Then, in a language Rosie had never heard before in her life but understood as if it were her mother tongue, the patient wheezed that she could not breathe. Her inhalations became short then gasping all in a seeming moment. Her face went gray, her eyes then her head rolled back, and it was K who had the presence of mind to grab the baby as he tumbled from her slackened arm.

Rosie listened to her lungs and heard wet, like a conch shell, though in this case she heard not water, not waves, but crackles like a campfire of wet wood: rales. Pulmonary edema. The patient was drowning. Was there a ventilator? She supposed a mask would do for the moment.

“Oxygen,” she said to K.

But K shook her head. “Have mask,” and she looked proud at that but, “and one tank oxygen but empty. Request more three month ago but not arrive yet.”

Rosie took that in. The rest of the patient’s skin was going gray. Sputum, pink with foreboding, frothed at her mouth and nose. Rosie would have to treat the heart and hope that allowed the lungs to do their job as well. She knew but nonetheless asked, hoped, prayed, Hail Mary’d: “Echocardiogram?”

K shook her head again.

“Her chart at least?”

K waved the crumpled letter. Rosie closed her eyes to practice proceeding without senses, without sense. No patient history, no way to ask about her symptoms, no information as to what might once have been tried and worked, tried and failed. No way back to those moments, moments ago, when all was shiny and suffused with joy. No picture of the heart in question, the heart in failure. Were her damaged valves leaking or scarred nearly shut? Was her heart straining with too much blood or too little? Should they speed her heartbeat or slow it down? There were answers to these dichotomies; they were not ambiguous. And with answers, there were clear treatment plans, effective and straightforward. But Rosie had been blindfolded, numbed, handcuffed, and tied to a pipe halfway across the room. Absent an echocardiogram or X-ray vision—and the former seemed as fantastic as the latter in this place—there was nothing she could do.

There was one thing she could do. Even with her hands tied and her fingers numbed and her eyes blinded, she could listen. It was possible, she knew, to hear which valves leaked and which stuck, which ventricles filled and which backed up, where blood flowed and where it flooded. She bent. She listened. The heart sped and sped. Was that making things better or worse? She couldn’t tell. She closed her eyes again. She shut it all out. She broke it all down. She listened for aortic versus pulmonary valve closure; she listened separately. She listened for increased venous return and negative intrathoracic pressure. She listened for the right ventricle to empty and for mid-systolic clicks. She listened to see, to peer with her ears, to force them into servitude as organs of imagination, precognition, and miracle. She tried to hear in the too-fast, too-loud, panicked pulse a story, tale and detail, what it meant and what it foreshadowed, its history and backstory. But she couldn’t make it out. Doctors used to do this, she knew, before echocardiograms and EKGs and chest X-rays. But that was well before her time. She had done it once, maybe, in school, as an exercise. At 130 frantic BPM in the melee of this limping clinic shoved wall to corner to wall with the frantic and the feverish, it was beyond her. She could only guess.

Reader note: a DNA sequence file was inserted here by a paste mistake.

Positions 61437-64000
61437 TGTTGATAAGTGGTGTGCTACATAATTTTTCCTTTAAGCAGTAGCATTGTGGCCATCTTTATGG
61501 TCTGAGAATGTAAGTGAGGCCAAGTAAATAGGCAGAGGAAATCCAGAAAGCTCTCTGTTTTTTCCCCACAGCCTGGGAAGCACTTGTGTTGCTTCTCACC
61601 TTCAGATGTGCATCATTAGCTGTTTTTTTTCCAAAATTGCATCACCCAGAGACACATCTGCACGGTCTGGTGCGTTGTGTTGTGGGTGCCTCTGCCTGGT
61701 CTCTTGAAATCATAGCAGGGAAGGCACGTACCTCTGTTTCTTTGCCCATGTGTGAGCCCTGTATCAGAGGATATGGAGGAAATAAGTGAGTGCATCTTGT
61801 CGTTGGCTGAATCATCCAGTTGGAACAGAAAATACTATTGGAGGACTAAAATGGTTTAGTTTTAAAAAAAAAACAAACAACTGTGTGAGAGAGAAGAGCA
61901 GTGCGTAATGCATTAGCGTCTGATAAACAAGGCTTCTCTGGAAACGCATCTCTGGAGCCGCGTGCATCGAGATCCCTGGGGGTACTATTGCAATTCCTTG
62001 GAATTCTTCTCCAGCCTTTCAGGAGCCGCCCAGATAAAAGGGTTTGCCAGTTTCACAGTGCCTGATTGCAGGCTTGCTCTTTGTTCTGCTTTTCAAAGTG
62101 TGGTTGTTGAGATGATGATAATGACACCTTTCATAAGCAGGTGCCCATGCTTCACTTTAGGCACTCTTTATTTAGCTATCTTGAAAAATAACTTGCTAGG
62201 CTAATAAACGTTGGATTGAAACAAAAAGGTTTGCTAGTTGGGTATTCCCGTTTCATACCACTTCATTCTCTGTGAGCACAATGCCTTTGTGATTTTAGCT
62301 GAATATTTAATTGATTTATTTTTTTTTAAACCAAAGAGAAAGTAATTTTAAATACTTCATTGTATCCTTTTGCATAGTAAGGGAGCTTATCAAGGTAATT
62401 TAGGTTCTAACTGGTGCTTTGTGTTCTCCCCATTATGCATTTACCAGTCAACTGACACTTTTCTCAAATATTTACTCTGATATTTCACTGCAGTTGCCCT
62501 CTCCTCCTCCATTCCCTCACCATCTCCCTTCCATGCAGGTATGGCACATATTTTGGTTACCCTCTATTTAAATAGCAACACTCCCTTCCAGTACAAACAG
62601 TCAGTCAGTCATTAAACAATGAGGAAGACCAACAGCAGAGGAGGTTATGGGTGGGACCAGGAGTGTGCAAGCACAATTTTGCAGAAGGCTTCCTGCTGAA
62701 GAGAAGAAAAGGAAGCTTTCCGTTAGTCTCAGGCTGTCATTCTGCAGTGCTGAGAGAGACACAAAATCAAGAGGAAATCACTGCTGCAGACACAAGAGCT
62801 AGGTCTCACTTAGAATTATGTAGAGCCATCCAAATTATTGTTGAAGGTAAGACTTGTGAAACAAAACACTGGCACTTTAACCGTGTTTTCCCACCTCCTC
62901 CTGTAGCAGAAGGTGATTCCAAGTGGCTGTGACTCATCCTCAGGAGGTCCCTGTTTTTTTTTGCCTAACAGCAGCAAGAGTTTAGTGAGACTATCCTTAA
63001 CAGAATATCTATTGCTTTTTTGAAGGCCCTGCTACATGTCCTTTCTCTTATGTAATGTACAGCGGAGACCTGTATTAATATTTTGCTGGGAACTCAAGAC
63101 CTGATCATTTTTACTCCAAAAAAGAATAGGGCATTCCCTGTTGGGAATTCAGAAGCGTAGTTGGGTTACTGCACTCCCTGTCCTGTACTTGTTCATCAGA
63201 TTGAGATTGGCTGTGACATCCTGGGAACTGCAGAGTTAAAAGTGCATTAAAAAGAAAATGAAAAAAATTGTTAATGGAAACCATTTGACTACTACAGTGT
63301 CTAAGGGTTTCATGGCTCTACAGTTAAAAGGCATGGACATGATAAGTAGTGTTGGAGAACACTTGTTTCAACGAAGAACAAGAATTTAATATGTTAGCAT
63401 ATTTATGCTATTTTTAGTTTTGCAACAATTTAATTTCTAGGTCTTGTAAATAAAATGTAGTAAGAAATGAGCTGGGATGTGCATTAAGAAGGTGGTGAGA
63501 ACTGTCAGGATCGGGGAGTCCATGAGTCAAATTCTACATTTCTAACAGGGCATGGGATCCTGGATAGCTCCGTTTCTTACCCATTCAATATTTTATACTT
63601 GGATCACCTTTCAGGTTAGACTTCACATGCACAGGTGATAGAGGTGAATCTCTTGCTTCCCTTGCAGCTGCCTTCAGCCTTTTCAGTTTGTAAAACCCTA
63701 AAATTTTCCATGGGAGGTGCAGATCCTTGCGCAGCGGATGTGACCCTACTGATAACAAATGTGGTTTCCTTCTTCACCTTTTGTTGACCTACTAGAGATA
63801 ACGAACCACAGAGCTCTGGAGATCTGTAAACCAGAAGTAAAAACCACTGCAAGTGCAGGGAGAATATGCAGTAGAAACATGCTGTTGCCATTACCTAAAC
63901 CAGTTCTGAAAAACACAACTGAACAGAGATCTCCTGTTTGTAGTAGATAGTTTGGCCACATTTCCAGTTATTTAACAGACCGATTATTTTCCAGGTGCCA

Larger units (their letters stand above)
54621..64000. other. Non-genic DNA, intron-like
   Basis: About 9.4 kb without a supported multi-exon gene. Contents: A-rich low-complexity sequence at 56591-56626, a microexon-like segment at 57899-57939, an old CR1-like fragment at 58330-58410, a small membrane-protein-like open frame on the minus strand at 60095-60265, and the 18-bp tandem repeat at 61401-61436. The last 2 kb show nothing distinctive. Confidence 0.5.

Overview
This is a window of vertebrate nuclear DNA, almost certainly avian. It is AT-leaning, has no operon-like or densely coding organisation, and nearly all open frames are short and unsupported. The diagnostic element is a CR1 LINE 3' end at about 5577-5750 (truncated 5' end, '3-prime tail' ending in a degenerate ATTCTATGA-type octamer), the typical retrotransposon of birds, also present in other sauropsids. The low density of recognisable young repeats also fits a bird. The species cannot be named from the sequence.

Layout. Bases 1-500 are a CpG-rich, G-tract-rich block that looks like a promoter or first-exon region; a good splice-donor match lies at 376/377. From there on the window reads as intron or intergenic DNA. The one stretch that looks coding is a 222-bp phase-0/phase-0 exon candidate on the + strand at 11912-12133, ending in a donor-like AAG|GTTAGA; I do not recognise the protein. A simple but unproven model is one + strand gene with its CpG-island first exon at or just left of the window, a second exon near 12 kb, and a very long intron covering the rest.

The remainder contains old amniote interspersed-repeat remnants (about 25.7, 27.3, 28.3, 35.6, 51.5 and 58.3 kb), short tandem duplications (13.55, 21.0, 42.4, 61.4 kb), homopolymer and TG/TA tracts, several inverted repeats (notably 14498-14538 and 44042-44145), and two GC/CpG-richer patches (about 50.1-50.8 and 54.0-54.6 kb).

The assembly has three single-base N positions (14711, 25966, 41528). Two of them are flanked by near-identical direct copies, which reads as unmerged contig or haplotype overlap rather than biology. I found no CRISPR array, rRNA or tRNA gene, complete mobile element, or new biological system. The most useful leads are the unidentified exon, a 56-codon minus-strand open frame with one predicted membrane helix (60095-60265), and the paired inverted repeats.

“Esmolol?” she asked K. K shook her head. Rosie wasn’t happy, but she also was not surprised.

“Labetolol?” Esmolol would have been better. It was rapid onset but short duration so they could see. If it helped, great. If it made it worse, that yielded enough useful information to make it worth the risk, and when it wore off five minutes later, they’d know how to proceed. But Labetolol would do. Slowing the heart rate was a good guess, and Labetolol was much more common and inexpensive; she should have known it was the drug they’d have on hand.

But K shook her head at that too.

Rosie felt the adrenaline come on like a reckless but not unwelcome old friend, one you were glad to see but would regret in the morning. She would have to make do with morphine. It would calm the patient at least. It would ease her pain. It would slow her heart and dilate her blood vessels and buy her—buy them all—a deep breath.

But K shook her head at even cheap, easy, ubiquitous morphine. “So sorry,” said K. “We are have not.”

Rosie backed away from the patient, one step, two, and sat heavily into a plastic blue picnic chair. “I’m sorry,” she apologized to the patient, to K, to the large percentage of the world that did not have what the other large percentage of the world took for granted. They had blue-ribbon hospitals a forty-minute flight away in Bangkok. They had blue-ribbon hospitals for elephants. How could this place be so near and so far?

“I also,” said K.

Rosie thought back to the time, three minutes earlier, when she’d have traded a son for an echocardiogram. It wouldn’t have mattered. Knowing what the problem was didn’t help if none of the solutions were available in any case. “What do you do?” she said to K.

“Next case,” K said.

“We just let her die?”

“Not let,” said K. “We watch, help ease, be witness. Next time be better.”

“The next patient?”

K shook her head. “Next life.”

“Can’t we put her in your truck and drive her to a hospital? A real one?”

“Cannot spare,” K said sadly, and whether what could not be spared was the truck, herself, the medicine, or a favor from an underfunded hospital for a patient not likely to make it at this point anyway, Rosie neither knew nor supposed it really mattered. She did the only thing left to do. She went back to the pile of intake forms and picked up the next one.